In a report required by law, CBO provides estimates of the caps on discretionary funding for each fiscal year through 2021. CBO concludes that the discretionary appropriations provided to date for 2019 do not exceed the caps for this year.
By August 15 of each year, the Congressional Budget Office is required to publish its estimates of the limits (often called caps) on discretionary budget authority that were established under the Budget Control Act of 2011 (Public Law 112-25) and that remain in effect through fiscal year 2021. CBO also must report whether, according to its estimates, enacted legislation for the current fiscal year has exceeded the caps and thus would trigger a cancellation of budgetary resources, known as a sequestration.
In CBO’s estimation, a sequestration will not be required for 2019. However, the authority to make that determination— and, if so, how to cut budget authority—rests with the Administration’s Office of Management and Budget (OMB), which reported in March that appropriations for 2019 had not exceeded the caps.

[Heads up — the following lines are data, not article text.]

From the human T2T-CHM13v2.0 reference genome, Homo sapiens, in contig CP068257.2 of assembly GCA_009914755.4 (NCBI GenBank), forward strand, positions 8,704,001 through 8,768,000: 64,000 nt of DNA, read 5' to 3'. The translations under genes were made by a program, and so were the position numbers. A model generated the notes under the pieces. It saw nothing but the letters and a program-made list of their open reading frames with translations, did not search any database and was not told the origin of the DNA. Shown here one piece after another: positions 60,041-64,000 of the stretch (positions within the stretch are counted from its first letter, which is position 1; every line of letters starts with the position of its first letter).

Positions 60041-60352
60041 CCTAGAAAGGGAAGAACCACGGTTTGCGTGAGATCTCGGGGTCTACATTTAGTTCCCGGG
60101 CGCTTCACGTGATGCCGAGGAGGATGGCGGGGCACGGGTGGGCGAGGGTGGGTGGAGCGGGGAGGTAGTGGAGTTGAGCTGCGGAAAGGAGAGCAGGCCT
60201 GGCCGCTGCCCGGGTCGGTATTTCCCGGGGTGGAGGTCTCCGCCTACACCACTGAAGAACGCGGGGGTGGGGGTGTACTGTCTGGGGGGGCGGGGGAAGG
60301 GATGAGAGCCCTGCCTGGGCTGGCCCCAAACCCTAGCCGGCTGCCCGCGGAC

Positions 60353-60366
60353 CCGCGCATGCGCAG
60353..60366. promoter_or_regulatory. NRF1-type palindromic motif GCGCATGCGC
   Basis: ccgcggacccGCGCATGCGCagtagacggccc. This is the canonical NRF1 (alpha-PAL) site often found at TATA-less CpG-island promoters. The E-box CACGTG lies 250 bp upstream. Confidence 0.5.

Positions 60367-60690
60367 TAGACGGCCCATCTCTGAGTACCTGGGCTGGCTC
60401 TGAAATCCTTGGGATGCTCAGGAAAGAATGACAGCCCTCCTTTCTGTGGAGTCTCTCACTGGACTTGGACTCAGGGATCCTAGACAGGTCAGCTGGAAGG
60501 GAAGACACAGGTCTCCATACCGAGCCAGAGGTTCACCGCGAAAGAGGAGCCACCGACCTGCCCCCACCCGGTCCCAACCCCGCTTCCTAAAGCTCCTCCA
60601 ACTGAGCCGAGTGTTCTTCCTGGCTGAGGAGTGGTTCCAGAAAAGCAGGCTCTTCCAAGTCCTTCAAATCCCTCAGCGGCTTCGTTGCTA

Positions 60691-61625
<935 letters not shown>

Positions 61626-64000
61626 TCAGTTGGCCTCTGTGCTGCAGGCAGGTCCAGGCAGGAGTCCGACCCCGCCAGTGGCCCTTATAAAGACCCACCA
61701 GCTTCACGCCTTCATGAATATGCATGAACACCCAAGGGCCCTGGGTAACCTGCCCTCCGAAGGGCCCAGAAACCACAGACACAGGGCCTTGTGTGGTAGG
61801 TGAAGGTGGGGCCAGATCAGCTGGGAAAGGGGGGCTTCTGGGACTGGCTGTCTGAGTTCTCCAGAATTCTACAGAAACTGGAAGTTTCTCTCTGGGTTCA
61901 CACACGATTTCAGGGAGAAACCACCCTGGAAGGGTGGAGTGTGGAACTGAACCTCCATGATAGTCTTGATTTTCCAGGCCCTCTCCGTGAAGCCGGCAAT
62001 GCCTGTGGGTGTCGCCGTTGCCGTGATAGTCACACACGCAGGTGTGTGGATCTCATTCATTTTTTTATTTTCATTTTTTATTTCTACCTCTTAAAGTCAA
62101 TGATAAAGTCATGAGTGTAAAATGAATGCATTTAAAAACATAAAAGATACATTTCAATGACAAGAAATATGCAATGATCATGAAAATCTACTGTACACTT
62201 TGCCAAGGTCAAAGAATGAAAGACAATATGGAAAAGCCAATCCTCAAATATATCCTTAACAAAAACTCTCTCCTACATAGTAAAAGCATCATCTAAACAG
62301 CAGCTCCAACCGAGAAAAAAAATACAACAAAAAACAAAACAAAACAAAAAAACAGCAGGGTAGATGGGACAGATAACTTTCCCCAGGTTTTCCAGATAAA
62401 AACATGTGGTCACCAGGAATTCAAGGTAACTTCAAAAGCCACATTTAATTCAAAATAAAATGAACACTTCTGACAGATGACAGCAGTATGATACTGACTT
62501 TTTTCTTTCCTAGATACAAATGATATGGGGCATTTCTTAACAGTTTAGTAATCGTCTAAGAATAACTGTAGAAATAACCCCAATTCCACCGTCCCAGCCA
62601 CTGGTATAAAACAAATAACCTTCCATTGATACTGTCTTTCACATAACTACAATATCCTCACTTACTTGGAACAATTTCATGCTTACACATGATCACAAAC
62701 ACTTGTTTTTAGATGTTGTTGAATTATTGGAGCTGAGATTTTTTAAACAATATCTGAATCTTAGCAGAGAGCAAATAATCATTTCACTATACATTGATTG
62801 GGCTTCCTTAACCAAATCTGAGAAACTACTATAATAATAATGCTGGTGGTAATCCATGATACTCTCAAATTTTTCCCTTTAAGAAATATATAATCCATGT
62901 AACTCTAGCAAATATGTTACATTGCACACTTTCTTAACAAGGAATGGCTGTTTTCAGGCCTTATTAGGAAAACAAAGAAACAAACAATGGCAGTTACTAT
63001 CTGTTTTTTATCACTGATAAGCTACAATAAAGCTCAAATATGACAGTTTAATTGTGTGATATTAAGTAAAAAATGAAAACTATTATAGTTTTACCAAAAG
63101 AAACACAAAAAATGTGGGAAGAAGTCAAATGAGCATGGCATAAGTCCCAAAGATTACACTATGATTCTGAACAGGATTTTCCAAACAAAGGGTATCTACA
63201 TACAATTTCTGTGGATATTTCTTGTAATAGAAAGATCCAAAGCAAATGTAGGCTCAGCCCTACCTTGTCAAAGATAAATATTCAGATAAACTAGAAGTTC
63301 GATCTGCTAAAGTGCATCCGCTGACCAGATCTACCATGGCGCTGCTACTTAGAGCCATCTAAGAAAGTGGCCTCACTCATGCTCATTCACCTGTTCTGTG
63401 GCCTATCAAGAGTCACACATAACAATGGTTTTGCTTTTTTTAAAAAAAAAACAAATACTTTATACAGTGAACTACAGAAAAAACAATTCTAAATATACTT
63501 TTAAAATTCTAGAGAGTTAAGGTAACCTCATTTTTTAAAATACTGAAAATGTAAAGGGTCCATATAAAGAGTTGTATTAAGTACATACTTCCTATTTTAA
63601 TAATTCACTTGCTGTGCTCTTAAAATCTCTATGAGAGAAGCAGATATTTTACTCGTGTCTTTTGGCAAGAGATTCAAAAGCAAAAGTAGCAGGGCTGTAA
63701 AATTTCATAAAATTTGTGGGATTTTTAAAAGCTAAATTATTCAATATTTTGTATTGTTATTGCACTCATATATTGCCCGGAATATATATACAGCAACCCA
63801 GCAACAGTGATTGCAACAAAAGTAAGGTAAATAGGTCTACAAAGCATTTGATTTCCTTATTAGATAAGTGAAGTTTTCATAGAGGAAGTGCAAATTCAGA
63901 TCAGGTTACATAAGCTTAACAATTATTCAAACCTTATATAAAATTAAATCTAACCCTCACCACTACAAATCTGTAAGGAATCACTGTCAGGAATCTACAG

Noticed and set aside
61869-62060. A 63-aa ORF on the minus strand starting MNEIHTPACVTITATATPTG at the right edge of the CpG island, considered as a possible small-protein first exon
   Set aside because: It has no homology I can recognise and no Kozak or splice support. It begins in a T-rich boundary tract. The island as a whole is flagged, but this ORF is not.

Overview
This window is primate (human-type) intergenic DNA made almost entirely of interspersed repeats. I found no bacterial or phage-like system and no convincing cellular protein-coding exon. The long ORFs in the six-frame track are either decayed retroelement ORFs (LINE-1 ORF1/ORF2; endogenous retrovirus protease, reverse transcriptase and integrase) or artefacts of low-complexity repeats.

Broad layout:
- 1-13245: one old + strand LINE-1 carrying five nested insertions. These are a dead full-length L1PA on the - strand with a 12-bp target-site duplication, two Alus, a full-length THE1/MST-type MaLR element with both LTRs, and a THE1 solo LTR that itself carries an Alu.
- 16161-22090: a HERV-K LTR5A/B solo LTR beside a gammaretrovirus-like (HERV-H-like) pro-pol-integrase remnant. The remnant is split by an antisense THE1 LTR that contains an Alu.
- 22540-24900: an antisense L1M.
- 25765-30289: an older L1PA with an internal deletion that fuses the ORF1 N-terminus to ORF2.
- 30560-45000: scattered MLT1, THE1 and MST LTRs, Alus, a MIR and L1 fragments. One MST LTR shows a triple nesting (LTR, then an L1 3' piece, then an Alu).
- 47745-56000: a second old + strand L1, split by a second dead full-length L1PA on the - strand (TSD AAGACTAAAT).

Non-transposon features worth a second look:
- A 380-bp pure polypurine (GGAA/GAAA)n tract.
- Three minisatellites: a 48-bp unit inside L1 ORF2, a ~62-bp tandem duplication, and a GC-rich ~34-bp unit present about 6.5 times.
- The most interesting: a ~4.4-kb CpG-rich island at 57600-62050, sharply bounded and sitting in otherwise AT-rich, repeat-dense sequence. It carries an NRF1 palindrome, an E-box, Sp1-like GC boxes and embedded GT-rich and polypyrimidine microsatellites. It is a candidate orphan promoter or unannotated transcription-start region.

Appropriations made since March have been designated as emergency requirements, thus falling into one of the categories that cannot breach a cap. By law, the caps on discretionary spending are adjusted upward when an appropriation is provided as an emergency requirement or to fund overseas contingency operations (such as military activities in Afghanistan). The caps also can be raised to accommodate budget authority provided for disaster relief or for certain program integrity initiatives.